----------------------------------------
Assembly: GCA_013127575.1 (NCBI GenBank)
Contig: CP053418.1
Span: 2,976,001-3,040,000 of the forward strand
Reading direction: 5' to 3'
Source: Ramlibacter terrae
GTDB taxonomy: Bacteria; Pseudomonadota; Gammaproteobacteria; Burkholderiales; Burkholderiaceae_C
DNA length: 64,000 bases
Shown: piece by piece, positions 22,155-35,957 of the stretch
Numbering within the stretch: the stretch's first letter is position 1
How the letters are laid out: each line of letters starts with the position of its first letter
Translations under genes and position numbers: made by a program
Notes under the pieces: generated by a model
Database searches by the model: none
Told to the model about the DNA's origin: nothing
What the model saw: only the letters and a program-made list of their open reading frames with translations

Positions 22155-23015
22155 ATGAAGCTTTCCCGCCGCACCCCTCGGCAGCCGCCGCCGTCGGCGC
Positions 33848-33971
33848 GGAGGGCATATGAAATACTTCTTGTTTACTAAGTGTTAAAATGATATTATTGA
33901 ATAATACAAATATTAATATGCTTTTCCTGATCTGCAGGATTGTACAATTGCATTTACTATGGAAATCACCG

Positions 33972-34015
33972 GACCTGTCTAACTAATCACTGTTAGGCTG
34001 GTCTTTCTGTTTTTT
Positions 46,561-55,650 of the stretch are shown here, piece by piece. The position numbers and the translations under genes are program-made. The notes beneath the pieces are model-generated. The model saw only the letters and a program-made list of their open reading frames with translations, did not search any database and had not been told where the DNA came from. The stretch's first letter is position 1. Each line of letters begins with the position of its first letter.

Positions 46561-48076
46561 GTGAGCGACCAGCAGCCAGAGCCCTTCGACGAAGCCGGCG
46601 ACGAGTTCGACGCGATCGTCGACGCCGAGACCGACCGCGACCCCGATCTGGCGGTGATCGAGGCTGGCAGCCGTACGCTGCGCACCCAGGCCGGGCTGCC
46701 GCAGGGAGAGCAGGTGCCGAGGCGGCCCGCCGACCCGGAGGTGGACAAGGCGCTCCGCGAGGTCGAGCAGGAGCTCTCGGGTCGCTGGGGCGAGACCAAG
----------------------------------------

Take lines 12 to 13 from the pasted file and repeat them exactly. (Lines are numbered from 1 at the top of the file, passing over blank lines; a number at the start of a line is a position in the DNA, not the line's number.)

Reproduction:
Notes under the pieces: generated by a model
Database searches by the model: none